Has a high tone sound (about 3KHz) from speaker after power on. The sound level decrease and become to disappear after half an hour warn up.The problem occured at both TV and AV modes. At AV mode, it
N3735W has a high tone sound (about 3KHz) from speaker after power on. The sound level decrease and become to disappear after half an hour warn up.The problem occured at both TV and AV modes. At AV mode, it occured although I disconnect the audio input, it disappear when I disconnect the video input. Why?
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Speaker requirements are likely to be 8 ohm, most modern hi-fi speakers are. A few low-fi systems have used special high impedance speakers and the old hi-fi standard for valve amplifiers was 15 ohm and 3 ohm or lower has been used in televisions a lot.
4 ohm speakers are commonly used where a higher power output is desired at the cost of some quality of sound reproduction but depending on how the sound is listened to can soon overload some amplifiers primarily designed for 8 ohm as it will try and deliver more power into the lower impedance speakers and perhaps exceed the rating.
8 ohms is a safer choice. The lower the wattage rating of the speakers the more efficiently they tend to be able to reproduce sound at low volume levels so for background music in a small domestic environment the average power requirement will be in the order of half a watt so even with a high powered amplifier the volume would rarely be turned up above 1 - 2 on the typical scale of 10 and ten watt speakers would be more than adequate. It is unfortunate that it is almost impossible to obtain quality speakers rated at such an unfashionably low power rating.
With the stiffer cones of a higher power rated speakers the volume has to be turned higher before the speakers become efficient and listening at low levels can be difficult. In a domestic environment a 50 watt rating is perhaps the best compromise as if there are neighbours to consider a ten watt average power output will be sufficient even if the amplifier is capable of higher powers. Just don't turn the volume up more than necessary.
The greater the power rating the more power will be required for efficient reproduction. For electrical and mechanical safety of the speakers the rating should exceed the maximum output of the amplifier but listening at low levels with quality of sound can become virtually impossible.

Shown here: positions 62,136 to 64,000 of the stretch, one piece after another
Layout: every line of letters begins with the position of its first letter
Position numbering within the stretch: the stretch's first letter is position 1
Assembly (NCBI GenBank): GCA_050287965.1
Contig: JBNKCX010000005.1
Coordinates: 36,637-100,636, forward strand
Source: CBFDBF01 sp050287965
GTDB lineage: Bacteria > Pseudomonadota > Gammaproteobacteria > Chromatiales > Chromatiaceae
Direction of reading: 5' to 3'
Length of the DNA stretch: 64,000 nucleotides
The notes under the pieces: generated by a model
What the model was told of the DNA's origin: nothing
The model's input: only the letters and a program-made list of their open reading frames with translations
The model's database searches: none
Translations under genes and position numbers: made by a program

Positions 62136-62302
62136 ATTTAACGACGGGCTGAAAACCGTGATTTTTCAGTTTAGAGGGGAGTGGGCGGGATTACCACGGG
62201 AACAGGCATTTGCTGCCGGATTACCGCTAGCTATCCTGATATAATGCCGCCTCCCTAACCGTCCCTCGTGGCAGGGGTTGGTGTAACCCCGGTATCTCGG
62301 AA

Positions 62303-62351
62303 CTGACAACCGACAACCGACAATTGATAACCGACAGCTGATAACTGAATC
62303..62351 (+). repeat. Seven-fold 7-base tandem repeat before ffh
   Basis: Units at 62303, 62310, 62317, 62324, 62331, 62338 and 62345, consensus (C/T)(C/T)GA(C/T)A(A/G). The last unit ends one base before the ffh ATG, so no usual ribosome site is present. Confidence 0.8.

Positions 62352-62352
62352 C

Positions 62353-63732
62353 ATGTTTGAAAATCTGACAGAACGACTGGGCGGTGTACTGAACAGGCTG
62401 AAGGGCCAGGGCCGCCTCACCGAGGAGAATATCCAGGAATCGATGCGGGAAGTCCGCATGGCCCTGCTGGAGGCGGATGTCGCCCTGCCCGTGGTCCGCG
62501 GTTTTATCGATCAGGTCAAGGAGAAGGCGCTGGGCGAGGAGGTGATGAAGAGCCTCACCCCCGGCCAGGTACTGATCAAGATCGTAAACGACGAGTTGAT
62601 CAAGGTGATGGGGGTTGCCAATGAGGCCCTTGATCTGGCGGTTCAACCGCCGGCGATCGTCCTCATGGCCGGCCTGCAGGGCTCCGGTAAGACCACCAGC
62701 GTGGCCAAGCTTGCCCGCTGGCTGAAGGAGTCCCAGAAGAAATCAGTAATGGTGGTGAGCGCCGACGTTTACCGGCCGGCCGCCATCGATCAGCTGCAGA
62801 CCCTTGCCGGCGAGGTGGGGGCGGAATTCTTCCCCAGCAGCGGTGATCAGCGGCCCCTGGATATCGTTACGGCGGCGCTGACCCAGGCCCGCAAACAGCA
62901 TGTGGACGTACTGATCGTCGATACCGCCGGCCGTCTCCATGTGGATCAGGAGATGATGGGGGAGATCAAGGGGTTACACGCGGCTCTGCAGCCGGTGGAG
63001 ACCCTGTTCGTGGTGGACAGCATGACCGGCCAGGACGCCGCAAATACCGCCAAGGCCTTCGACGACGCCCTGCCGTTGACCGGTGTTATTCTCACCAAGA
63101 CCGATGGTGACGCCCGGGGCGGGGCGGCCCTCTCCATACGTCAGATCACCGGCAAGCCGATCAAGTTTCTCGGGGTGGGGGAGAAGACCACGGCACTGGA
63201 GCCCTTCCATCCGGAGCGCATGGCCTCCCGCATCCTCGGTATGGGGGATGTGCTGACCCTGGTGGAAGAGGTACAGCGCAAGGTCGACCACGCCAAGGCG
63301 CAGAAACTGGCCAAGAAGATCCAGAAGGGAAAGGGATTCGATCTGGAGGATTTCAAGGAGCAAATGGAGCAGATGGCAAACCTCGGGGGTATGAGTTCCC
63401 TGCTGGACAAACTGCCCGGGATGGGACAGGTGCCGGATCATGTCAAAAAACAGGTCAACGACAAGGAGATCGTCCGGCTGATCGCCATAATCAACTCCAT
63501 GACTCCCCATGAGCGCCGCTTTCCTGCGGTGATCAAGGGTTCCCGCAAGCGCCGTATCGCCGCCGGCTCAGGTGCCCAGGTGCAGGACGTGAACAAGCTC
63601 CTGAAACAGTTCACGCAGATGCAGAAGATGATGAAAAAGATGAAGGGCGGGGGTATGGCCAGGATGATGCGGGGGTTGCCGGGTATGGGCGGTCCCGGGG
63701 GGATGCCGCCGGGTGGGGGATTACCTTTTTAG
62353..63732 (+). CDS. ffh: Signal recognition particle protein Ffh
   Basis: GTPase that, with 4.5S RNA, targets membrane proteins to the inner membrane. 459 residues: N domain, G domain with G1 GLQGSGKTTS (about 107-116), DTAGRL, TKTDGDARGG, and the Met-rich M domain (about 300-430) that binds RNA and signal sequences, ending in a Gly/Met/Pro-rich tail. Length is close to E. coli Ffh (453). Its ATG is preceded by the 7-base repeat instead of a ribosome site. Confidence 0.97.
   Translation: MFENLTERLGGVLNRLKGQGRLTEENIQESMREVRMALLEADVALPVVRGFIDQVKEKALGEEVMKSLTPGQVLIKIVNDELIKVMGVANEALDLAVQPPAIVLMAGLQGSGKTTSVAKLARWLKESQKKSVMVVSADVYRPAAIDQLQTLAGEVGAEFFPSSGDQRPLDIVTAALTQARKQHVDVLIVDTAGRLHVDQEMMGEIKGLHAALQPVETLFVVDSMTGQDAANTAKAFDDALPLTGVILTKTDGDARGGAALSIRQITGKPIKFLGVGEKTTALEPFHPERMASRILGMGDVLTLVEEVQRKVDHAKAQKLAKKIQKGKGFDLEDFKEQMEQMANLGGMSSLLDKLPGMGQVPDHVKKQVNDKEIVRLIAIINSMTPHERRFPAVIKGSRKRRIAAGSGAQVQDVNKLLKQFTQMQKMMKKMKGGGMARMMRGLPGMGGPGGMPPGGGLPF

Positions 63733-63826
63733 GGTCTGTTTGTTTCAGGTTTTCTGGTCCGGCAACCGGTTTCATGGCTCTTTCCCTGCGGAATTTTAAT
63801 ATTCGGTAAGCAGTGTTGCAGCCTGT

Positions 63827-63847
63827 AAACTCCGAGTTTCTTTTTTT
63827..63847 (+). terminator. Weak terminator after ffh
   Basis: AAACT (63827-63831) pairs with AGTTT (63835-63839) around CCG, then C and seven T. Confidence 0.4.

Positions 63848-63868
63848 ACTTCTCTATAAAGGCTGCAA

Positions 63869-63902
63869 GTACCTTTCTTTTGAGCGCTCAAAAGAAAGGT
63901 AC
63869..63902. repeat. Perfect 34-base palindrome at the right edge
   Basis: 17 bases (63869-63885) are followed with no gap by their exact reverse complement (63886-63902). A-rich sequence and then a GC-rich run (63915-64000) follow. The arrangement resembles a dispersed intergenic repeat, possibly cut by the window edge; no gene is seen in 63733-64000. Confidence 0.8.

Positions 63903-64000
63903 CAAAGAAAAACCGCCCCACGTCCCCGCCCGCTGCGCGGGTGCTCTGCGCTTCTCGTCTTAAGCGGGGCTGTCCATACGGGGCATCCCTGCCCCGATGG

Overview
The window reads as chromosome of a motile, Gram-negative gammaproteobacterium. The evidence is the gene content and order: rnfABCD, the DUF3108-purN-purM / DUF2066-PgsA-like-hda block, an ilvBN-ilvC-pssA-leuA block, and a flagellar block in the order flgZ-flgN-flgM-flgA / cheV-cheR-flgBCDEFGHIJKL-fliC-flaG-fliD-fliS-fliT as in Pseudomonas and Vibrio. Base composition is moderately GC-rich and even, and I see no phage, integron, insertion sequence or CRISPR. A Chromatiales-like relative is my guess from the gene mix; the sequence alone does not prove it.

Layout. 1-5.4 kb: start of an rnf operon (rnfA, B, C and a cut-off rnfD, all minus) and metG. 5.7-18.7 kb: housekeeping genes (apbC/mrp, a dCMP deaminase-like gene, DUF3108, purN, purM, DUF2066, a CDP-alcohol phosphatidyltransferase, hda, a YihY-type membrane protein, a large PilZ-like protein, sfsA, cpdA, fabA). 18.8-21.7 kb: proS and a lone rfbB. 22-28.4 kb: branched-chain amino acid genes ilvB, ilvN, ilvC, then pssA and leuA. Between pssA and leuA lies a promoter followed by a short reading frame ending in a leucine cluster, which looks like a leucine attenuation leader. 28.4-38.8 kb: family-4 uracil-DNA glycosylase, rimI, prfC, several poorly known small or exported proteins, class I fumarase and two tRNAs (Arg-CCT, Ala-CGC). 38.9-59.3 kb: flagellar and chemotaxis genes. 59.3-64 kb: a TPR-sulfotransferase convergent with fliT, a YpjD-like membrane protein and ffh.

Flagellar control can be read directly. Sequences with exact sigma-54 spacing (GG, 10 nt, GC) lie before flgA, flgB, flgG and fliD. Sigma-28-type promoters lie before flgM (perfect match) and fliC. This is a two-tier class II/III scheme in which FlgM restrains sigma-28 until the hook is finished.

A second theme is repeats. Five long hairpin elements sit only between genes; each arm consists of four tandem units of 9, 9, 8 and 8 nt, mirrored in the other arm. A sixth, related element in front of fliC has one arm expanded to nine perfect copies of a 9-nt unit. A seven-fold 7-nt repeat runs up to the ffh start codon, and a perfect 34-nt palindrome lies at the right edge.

There are different ways to adjust the ringer and speaker volume on your handset. Please see your owners manual for model specific instructions. On most single handset units: Ringer volume: Press the volume up or down arrow rapidly to change the ringer volume. Speaker volume: When talking on the handset press the volume up and down arrow to increase or decrease the volume. On other models: Ringer volume In standby mode, press the volume up key or volume down key on the handset or base to select one of three ringer volume (Off, Low, or High).
Earpiece and Speaker Volume You can select from among of six volume levels on the handset, and ten levels on the base. Pressing the volume up key or volume down key on the handset or base during a call will change the earpiece or speaker volume. This setting will remain in effect after the telephone call has ended. If you press the volume up key when the earpiece is at the maximum volume level, an error tone sounds. The error tone also sounds if you press the volume down key at the lowest volume. Sergio
Very common problem with today's receivers. Receivers made today don't have a true preamp section in the amplifier and do not amplify the sound to the extent of an older receiver. I have large 15" front speakers on my system, and have stuck with my 15 year old receiver just because I know that a new receiver will not have the power to drive them well. Many of the newer receivers need to be turned up to 50-60% before you can even hear anything from the speakers.
What you're looking for is called a "crossover". A crossover is an electronic filter for an audio or speaker circuit. In an audio circuit, a crossover is used to prevent or pass certain frequencies or a range of frequencies from passing through it. Since your sub will reproduce the bass or low frequencies, you don't want other speakers to reproduce them. A band pass filter on your door speakers will do this for you. A band pass filter passes only a range or "band" of frequencies and blocks those that are above and below the range or band of frequencies selected. Installing a band pass filter will prevent the very high & very low frequencies from getting to the door /dash speakers. Likewise, you should consider connecting a low pass filter to your subs, too. The low pass filters work a little differently from of the way band pass filters work - they only allow low frequencies to get to the sub - blocking all the other higher frequencies (your other speakers are better suited to reproduce those). Lastly, you would install a high pass filters on tweeters. Tweeters are designed to reproduce only the high frequencies - sending mid and low frequencies to them is wasting power and can cause damage to them.